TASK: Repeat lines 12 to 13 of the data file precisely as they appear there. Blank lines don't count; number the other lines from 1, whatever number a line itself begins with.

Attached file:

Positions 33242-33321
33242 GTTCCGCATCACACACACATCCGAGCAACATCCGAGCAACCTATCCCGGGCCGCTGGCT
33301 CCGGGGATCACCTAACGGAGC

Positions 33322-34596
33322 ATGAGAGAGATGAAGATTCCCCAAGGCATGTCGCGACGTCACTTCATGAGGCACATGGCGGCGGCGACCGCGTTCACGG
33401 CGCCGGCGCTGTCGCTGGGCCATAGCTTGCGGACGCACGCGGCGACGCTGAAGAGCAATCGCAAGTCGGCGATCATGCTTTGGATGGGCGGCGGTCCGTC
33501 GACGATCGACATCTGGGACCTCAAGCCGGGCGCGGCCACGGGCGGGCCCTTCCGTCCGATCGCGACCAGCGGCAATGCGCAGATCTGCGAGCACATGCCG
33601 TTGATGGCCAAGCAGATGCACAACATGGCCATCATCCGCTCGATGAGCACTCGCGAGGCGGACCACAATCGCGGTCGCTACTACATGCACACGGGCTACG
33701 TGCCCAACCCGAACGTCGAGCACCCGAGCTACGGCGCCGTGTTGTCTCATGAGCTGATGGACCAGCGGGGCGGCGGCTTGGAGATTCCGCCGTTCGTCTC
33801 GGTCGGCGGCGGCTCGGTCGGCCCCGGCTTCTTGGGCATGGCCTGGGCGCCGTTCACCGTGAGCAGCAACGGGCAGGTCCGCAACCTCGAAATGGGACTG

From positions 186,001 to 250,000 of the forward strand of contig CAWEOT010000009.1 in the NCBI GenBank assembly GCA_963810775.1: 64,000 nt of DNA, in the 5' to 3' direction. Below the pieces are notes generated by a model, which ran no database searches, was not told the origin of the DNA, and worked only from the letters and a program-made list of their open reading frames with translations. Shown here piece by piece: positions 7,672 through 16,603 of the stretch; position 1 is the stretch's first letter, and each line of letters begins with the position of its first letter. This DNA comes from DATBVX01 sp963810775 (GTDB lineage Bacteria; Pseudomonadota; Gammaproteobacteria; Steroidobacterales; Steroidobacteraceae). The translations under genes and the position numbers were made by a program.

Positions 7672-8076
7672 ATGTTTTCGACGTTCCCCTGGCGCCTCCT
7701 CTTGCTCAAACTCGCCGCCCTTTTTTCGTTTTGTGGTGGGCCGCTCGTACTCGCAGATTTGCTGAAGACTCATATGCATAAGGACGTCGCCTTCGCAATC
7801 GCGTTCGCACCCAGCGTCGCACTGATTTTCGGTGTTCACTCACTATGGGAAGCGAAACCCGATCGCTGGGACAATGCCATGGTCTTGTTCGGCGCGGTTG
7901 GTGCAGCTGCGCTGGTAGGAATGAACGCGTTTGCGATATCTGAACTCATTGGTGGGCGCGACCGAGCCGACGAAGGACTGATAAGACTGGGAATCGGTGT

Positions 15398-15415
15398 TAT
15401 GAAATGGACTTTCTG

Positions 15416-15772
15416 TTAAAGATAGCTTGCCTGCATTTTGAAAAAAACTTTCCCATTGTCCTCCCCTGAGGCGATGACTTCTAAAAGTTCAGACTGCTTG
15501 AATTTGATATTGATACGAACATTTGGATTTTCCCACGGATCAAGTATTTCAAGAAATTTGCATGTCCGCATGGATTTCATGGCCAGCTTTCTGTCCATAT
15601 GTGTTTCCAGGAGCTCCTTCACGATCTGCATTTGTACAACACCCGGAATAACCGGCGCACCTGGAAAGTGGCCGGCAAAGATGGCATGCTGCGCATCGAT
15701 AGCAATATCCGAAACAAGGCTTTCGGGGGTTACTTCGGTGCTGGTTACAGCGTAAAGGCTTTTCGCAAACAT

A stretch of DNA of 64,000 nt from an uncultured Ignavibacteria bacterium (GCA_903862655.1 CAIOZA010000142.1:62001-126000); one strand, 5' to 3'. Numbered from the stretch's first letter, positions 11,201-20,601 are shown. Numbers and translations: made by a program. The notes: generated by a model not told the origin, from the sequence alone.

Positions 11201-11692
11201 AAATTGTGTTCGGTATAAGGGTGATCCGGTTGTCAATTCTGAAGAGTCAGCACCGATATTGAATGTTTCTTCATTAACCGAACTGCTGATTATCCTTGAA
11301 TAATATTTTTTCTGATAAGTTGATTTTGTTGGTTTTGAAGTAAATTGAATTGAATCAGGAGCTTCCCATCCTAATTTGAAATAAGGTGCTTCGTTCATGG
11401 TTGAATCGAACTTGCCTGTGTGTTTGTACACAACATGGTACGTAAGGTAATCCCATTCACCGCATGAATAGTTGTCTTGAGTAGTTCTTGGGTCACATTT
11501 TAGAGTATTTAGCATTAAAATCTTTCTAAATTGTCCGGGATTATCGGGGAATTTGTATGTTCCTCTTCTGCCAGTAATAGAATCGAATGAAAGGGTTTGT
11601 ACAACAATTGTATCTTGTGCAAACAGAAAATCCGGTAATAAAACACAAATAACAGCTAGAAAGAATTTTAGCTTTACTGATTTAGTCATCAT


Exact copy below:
Positions 7672-8076
7672 ATGTTTTCGACGTTCCCCTGGCGCCTCCT